Tissy and Dick celebrated their 50th wedding anniversary with lots of family
and friends in attendance. Here's a shot the family / cousins.
Tissy writes: Just wanted to let other family members and friends know that the people in the picture are: Joanne and Peter Leonard, Susie and Lucy Loomis, Luke(Roo) and Judy, Mason, Sara, Matt and Linda Orist (Big Pete's daughter), groom and bride, Sarah and Jon Brooks, Kallie and Shaun Hannon, Jeannie Stanhope, Katie and Kathy Hannon, Alexis Stanhope, Don Stanhope, Dickie Brooks and Krissie Woodard. Front: Sam Stanhope and Spencer Luke Brooks!! What a crew!

Thursday, August 16, 2007

at the beach

Here are Hannah, me, Livvy, and Claire on Craigville Beach. Fransje and the girls spent a day with us, walking talking, sharing lunch, and having ice cream at (where else?) Four Seas. Does anyone else notice that Hannah is going to be taller than me any day now?

We've had fun company this summer (see Kyria's blog for her notes on visiting the Boston area). Taking some time off as the summer winds down. Day trips, school shopping, relaxing. Hannah's camp is over, Nick aced summer school and is finishing up work Labor Day weekend. I'm trying to get in a few more days of swimming, a few more visits with friends, a kayak trip around Barnstable Harbor, a tribute to Kurt Vonnegut at the Barnstable Comedy Club, and a dinner or two on the town.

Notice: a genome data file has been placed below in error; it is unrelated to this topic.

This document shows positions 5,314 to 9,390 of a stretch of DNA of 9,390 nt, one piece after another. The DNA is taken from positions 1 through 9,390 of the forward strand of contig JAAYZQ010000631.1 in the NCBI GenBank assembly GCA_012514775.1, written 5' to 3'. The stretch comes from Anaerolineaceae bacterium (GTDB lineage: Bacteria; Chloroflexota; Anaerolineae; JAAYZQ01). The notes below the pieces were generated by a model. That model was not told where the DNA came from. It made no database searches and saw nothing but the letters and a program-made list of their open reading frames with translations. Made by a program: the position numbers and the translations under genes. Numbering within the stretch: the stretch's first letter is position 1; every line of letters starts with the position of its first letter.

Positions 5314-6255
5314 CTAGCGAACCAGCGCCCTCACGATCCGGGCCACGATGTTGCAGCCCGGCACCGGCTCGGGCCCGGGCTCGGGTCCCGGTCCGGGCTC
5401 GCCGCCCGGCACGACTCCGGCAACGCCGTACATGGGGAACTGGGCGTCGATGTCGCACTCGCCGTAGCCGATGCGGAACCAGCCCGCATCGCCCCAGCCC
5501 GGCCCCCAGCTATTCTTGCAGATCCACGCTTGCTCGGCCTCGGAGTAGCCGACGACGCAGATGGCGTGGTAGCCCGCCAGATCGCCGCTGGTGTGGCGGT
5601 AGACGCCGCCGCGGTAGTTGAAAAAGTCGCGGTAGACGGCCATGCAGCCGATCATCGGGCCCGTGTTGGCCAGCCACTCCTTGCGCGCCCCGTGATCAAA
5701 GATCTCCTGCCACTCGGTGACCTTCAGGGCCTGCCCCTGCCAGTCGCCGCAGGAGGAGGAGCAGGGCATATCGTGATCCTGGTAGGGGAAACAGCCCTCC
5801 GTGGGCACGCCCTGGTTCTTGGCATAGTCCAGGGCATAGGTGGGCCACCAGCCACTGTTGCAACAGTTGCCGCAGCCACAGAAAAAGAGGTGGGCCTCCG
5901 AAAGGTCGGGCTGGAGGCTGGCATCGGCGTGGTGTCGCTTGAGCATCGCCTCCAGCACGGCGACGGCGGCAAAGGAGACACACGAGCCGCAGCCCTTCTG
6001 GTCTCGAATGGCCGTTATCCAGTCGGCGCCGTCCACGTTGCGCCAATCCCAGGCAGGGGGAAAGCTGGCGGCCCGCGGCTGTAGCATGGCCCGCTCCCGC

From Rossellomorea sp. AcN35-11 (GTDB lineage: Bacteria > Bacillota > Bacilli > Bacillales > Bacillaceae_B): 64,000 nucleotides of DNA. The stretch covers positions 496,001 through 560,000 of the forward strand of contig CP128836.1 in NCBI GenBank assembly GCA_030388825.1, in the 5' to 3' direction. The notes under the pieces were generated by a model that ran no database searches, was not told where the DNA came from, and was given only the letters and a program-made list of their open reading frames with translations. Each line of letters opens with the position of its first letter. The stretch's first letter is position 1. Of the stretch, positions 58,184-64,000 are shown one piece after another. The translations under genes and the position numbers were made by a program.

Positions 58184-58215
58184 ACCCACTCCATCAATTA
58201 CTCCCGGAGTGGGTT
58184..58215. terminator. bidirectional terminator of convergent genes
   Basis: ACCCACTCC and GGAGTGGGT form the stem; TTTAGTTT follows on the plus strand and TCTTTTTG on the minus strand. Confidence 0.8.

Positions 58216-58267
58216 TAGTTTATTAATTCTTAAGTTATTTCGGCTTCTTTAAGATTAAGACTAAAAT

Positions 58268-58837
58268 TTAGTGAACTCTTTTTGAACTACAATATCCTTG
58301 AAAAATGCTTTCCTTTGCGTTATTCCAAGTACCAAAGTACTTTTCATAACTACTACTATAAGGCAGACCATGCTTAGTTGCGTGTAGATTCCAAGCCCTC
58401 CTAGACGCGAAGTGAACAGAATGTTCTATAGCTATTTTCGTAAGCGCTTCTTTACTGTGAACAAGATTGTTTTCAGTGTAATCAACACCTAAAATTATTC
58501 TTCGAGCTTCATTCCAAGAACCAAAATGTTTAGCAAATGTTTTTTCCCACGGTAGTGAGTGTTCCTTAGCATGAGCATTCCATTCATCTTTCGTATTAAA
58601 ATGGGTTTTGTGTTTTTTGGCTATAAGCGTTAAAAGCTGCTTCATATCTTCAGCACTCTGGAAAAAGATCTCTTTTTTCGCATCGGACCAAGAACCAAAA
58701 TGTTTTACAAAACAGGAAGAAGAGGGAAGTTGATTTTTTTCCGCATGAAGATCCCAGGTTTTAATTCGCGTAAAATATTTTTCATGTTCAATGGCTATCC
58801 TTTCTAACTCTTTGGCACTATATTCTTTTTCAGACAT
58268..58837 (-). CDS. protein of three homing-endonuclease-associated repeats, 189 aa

--Much love.

Sunday, June 17, 2007

art imitates life

This illustration is from the Little Bright Eyes Storybook, pictured below. Published in 1901, it contained art by numerous artists of the day, including great-grandfather Chester Loomis.

I think you can see from this photo that Chester's mother-in-law Arvilla Dana (Sara Dana's mother) is the inspiration for the grandmother in the illustration.

The book is for sale on ebay at the moment -- click here to see the listing. Many thanks to Steve, the ebay seller, for sending a scan of the illustration.

Thursday, March 22, 2007

chester loomis painting

This wonderful painting by Chester Loomis is up for auction right here on Cape Cod -- just one town away! I'm hoping to attend the auction -- don't think I can afford to buy it, but I'm intrigued to see it. I have a call in to the auction house to see where it came from and if they know who it is. They know it came from an estate in Georgia, but are doing a little more research for me. I think it looks like Grandma Loomis, but that could be a stretch.